The Effect of Pain on Cognitive Function: Preclinical and Clinical Investigations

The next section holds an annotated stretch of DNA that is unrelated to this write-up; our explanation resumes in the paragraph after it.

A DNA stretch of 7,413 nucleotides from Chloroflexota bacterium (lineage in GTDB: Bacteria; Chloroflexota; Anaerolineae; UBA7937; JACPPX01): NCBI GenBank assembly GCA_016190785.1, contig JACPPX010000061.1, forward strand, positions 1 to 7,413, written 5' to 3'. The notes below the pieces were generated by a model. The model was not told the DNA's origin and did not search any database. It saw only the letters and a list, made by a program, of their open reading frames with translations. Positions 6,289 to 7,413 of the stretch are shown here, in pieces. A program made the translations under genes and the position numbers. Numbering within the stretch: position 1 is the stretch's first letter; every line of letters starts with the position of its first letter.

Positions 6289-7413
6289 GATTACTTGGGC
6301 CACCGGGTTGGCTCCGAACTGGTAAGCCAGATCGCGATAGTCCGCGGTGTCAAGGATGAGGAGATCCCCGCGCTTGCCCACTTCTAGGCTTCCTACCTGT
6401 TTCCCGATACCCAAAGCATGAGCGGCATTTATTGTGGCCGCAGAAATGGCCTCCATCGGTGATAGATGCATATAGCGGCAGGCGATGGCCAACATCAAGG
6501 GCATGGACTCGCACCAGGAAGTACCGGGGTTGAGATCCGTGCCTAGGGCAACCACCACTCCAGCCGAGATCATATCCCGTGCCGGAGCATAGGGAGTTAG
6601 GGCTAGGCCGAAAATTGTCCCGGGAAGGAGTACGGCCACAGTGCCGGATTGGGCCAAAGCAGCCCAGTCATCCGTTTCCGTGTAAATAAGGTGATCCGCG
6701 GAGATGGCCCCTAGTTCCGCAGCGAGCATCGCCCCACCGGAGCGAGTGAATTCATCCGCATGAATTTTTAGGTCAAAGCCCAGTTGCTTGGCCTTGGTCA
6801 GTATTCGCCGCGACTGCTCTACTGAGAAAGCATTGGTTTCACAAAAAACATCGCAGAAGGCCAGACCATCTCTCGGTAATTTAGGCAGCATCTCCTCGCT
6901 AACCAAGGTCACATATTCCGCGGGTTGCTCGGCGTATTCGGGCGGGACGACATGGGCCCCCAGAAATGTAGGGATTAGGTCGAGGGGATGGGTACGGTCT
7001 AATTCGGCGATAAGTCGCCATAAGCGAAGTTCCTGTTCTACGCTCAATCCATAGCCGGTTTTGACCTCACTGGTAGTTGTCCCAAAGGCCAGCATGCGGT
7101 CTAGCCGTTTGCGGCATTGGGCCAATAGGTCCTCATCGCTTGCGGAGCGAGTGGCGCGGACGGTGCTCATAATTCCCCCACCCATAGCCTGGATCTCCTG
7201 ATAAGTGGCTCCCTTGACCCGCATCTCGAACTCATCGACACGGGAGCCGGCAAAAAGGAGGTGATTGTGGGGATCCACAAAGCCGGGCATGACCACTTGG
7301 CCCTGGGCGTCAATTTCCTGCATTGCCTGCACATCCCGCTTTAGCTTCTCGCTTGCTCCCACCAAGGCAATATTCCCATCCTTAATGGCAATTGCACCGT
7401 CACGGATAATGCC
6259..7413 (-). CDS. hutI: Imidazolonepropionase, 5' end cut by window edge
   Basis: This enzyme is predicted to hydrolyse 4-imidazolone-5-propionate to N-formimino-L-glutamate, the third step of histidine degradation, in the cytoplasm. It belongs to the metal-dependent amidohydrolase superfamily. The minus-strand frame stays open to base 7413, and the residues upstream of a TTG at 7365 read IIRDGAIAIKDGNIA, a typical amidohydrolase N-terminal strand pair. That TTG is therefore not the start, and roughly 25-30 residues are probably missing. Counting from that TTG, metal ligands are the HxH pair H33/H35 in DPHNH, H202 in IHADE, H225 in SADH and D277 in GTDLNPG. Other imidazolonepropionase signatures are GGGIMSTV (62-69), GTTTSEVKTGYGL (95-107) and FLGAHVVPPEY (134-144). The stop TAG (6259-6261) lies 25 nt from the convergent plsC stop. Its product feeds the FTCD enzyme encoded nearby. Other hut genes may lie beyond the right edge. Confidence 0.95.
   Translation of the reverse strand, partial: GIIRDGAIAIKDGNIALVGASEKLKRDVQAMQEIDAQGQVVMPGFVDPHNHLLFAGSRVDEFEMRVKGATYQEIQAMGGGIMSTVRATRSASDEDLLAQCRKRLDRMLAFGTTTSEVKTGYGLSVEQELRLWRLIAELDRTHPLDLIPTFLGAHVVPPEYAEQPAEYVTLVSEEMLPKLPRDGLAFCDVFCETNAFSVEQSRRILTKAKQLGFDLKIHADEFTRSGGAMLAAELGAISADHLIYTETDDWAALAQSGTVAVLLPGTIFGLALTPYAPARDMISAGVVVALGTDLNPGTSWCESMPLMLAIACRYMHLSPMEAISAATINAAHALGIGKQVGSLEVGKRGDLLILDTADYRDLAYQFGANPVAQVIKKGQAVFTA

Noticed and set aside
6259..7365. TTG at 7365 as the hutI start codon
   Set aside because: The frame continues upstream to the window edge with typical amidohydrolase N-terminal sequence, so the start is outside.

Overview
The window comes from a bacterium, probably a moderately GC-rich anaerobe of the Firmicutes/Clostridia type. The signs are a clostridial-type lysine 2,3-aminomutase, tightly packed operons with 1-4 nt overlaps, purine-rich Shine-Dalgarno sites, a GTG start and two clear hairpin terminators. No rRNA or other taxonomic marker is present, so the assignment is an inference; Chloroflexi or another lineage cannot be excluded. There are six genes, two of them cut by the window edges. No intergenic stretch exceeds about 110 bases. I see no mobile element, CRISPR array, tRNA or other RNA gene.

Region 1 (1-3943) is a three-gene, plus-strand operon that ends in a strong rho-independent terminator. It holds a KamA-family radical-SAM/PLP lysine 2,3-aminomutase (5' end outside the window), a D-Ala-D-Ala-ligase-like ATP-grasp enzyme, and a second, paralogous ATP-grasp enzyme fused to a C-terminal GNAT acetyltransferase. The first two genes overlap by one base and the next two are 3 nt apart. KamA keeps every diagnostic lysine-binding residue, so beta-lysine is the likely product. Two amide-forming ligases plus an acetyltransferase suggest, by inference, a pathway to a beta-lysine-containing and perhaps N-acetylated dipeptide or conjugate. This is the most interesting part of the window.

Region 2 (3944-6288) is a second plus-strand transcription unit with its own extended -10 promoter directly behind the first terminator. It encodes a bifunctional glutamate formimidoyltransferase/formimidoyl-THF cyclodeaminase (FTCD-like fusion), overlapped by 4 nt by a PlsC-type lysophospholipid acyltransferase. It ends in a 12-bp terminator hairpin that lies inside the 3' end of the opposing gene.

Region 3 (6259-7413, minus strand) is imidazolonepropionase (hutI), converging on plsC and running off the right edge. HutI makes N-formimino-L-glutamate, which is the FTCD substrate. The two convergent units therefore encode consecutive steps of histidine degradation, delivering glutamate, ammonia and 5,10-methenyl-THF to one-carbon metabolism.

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Chronic pain is associated with high social and economic costs due to its disabling physical and psychological effects. Despite some evidence that chronic pain negatively affects cognitive function, little is known about the mechanisms by which pain and cognition interact and influence one another. Theories based on the existing literature suggest that pain may alter the accessibility of cognitive resources or may be associated with changes in neuroplasticity and neurochemistry, which may in turn impact on cognition. A role for age in the interaction between pain and cognition has also been suggested. The aims of the work presented in this thesis were to investigate the relationship between pain and cognitive function, and to elucidate potential mechanisms underlying this relationship, using a translational approach involving preclinical and clinical models. The L5-L6 spinal nerve ligation (SNL) and complete Freund's adjuvant models of chronic neuropathic and inflammatory pain, respectively, were employed in young and mid-aged rats and cognitive performance was assessed using behavioural tests of spatial learning, spatial and recognition memory and cognitive flexibility. A novel behavioural paradigm, which used air-puff to induce passive avoidance, was also developed and used to test aversive learning and memory in rat models of chronic pain. HPLC, immunohistochemistry and western immunoblotting were used to investigate the neural mechanisms underlying the relationship between chronic pain and cognitive function, specifically the role of the monoaminergic system and that of the synaptic protein synaptophysin as a potential indicator of synaptic plasticity. Cognitive function was also examined in a clinical sample of chronic neuropathic or radicular pain patients, in the domains of verbal memory, spatial memory, attention and executive function. The studies provide some evidence for deficits in cognitive performance associated with the SNL model of neuropathic pain, which were dependent on age and on the cognitive task. Furthermore, the studies identify pain-related alterations in synaptophysin expression in regions such as the hippocampus and the prefrontal and amygdaloid cortices, which may contribute to the observed impairments in cognitive behaviour. Alterations in monoaminergic transmission were also identified in the SNL model in mid-aged rats. In the clinical study, chronic pain patients were found to perform poorly compared with controls on measures of intelligence and memory, and showed an altered pattern of responding in tests of attention. Significant interactions between these cognitive outcomes and age were also observed, highlighting the influence of age on the relationship between chronic pain and cognition. In conclusion, these results expand on the previous literature suggesting that chronic pain is associated with impaired cognitive function, and suggest the involvement of neurochemical and neuroplastic mechanisms.
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